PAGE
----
We must provide needed services
Challenge for government, healthcare: Helping poor without going broke
As I write this essay, our national leaders just concluded contentious negotiations related to raising the debt ceiling. There was high anxiety in all quarters because both parties agreed that deep cuts must be made in government spending. Even previously protected programs were “on the table,” such as Social Security, Medicare and, especially, Medicaid.
Medicaid—a collaboration between federal and state governments to provide health insurance coverage for the poor and disabled—has grown so much and become so costly for state governments that it is under attack. Medicaid now covers about 67 million people in the U.S., more than one-fifth of our population.
Serious, though disparate, efforts are already under way to “reform” Medicaid. Many Democrats see Medicaid as part of the solution to addressing the problem of individuals. For example, in my state, Utah, the federal share for the newly eligible would increase from 70% to 100% for 2014 and 2015, and would be phased down to 90% by 2020. But many worry that after 2020, the federal government will not keep up with the enhanced payments and the states will be left holding the bag.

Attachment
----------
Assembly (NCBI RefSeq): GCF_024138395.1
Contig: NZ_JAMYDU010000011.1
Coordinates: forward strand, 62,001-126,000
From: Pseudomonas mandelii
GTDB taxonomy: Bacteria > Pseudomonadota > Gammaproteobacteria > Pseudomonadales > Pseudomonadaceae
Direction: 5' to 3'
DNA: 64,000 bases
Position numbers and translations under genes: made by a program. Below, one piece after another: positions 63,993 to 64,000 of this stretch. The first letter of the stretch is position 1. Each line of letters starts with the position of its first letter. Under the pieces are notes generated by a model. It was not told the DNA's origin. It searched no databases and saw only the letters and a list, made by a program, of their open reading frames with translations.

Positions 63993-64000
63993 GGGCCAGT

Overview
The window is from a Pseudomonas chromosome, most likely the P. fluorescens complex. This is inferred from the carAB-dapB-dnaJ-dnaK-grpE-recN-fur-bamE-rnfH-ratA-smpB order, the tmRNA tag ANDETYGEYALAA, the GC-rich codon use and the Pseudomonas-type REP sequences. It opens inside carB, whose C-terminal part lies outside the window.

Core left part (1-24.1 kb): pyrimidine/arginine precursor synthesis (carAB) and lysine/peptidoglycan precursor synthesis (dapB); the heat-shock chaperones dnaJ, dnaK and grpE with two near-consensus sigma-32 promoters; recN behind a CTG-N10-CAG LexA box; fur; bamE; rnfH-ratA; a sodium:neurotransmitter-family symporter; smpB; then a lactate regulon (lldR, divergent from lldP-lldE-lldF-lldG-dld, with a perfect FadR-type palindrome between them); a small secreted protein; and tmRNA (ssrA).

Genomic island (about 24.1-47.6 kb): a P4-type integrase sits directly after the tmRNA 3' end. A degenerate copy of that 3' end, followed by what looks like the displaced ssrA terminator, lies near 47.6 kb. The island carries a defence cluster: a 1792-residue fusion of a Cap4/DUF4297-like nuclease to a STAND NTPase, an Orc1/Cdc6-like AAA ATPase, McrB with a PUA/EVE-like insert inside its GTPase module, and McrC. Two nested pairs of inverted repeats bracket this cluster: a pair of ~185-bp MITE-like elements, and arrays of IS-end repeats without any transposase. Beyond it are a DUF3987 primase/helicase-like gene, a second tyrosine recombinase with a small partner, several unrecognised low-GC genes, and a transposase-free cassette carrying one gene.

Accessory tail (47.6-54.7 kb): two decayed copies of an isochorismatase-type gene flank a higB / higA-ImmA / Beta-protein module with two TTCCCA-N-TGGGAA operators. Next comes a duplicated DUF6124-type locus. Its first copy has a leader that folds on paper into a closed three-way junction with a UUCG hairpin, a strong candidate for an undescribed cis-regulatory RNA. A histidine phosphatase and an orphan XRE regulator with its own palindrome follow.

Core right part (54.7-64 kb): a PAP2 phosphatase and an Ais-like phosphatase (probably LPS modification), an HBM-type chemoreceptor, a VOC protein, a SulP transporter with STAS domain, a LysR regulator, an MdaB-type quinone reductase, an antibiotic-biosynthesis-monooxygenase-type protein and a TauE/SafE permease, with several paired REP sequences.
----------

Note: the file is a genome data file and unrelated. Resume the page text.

Most Republicans see Medicaid as costly and complex and want to repeal current regulations related to determining eligibility. Sen. Orrin Hatch (R-Utah) has introduced legislation that would repeal requirements that states must maintain current levels of service to those already enrolled in the program. Recently, 29 governors signed on to a letter addressed to Hatch and Rep. Fred Upton (R-Mich.) asking for repeal of the Afford-